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Music Inspired by Art: A guide to recordings
By Gary Evans
Pub. Scarecrow Press, Inc., 2002
ISBN 0-8108-4509-1 [317 pages, hard cover]

 

There are many possibilities open to writers when dealing with the influence of the visual arts (2D and 3D), as well as the built environment, upon musical composition.  This book is more compiled than written in the conventional sense, as it lists visual artists by name and then the musical composers and works they inspired, giving minimal elaboration upon the relationship between the two. The majority of the listing is straightforwardly A-Z by artist surname, irrespective of art form, media, or dimensionality.

The key to one aspect of the book lies in the subtitle: A guide to recordings.  From this you can infer that the book is aimed largely at archivists, librarians and the like who deal on a regular basis with requests for obscure works and have to track down recordings. Similarly too musicologists and students might find it of use. But I would envisage a body of employers larger than just the academic community. Anyone sufficiently interested in the wider arts, and wanting to trace influences through available recordings will find this invaluable. Imagine working in the museum world, having to maybe programme or outline a varied series of events to accompany an exhibition. A book of this kind would be a useful reference.

Then of course there’s always the stunned silence you’ll get when calling your trusty second-hand dealer saying, “If you get a copy of Leonid Grabovsky’s “Ukranian Frescoes” on Melodiya LP CM 03833-34, let me know”…  I picked the work at random, but it could be a useful and authorative source book in the right hands.

Take an artist, Bramante (Italian painter, 1444-1514), one of whose Resurrections inspired Edmund Rubbra’s Symphony no. 9.  The next listed, Constantin Brancusi (Romanian sculptor, 1876-1957) has inspired eleven composers from five countries: Antheil, Mazurek, Perera, Patti Smith, Ward-Steinman (USA), Terenyi, Stroe, Olah (Romania), Baley (Ukraine), Holt (England) and Ligeti (Hungary). 

More provoking perhaps is the short index listing composers alphabetically: Hindemith is listed against Giotto, Grunewald and Raphael; Poulenc against Benozzo, Braque, Chagall, Gris, Klee, Miro, Picasso, Villon and Watteau. There is no index for individual artworks or compositions: to do this would have doubled the work in length.

This book is impressive in its coverage in terms of artists, composers, geographical spread, timeframe, recorded media (LP, cassette and CD) and musical genres (jazz, punk and rock co-habit cordially with the classical). 

If there are shortcomings, one is that it only lists recording released up to and including 1999, making this already a reference work over five years behind the times. Perhaps not a major worry should you be researching details of a long deleted item, but useless for anything remotely recent. (I overheard a dealer last week seriously refer to a 2002 CD release as ‘ancient’ – if so, where does that place LPs?)  It’s not as if I can see regular updates to this being published, this is the product of painstaking research as it is.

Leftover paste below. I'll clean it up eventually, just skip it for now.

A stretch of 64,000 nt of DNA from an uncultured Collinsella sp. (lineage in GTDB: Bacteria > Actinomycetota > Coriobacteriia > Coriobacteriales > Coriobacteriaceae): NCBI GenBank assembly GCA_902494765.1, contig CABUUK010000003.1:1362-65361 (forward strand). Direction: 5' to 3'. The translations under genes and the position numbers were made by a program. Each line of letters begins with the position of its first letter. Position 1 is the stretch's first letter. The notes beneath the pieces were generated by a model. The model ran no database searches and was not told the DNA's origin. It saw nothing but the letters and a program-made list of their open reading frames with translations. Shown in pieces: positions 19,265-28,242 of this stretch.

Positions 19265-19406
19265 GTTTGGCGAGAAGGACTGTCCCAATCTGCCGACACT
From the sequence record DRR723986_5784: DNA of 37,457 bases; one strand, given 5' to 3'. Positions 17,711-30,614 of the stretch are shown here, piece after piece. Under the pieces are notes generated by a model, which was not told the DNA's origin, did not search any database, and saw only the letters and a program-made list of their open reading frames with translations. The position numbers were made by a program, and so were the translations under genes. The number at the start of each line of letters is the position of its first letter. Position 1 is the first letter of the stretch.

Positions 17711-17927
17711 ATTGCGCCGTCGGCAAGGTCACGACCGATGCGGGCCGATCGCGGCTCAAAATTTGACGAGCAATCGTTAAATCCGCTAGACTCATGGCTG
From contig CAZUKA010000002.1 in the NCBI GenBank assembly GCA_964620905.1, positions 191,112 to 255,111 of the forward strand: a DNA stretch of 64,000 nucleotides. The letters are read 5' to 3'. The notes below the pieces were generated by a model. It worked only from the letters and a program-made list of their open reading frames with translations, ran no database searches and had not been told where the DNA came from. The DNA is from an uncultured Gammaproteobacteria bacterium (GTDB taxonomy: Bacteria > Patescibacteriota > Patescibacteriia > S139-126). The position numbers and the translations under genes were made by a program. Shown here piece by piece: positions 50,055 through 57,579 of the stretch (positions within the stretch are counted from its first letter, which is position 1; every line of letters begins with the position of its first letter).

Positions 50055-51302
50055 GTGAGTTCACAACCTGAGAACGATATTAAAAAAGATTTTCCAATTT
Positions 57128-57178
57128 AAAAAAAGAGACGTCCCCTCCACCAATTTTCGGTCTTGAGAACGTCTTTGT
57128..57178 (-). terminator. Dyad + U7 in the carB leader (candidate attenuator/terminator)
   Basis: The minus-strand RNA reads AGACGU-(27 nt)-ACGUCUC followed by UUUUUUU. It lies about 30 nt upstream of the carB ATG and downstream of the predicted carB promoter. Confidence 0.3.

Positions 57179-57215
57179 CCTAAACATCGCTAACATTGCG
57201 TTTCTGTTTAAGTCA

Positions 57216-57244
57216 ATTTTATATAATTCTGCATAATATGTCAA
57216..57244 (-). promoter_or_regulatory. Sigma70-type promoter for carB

The other shortcoming might be in the listings of common repertory works, such as Mussorgsky’s Pictures at an Exhibition, inspired by Viktor Hartman as we in the West call him. The book lists him under Gartman, his birth name, and refers you to this if you look up Hartman. But the crux of the matter is made obvious when it comes to the listed recordings (the book’s raison d’être):

“Many recordings in all formats. Numerous orchestrations are recorded.”

Might it have been an idea to list, say, one or two mainstream recommendations in cases such as this? And the listing of ‘many recordings’ occurs quite frequently. This at least would give students, researchers, discographers, etc. some starting point for their activities. That said it is interesting to note the various recorded arrangements of Mussorgsky’s work for wind band, wind quintet, organ, rock band, brass quintet, guitar, synthesizer and jazz ensemble that exist, should one ever need them.

The natural home for this book would on balance be the performance library or research-centred institution rather than the individual, a point underlined by the cost of £46.00.

Still, it is remarkable that a book founded on inspiration should reduce it all to a list. The more I delved into this book I became fascinated by the questions it plainly doesn’t attempt at answering: the whys and wherefores of inspiration. Why might it be that some composers respond more to artists and works of another time and place, while others remain responsive essentially to their contemporaries and the places they know?  Something far more inspired in itself, fitting an altogether different purpose, is required for that task.

Evan Dickerson

 

 

 

 

 

 



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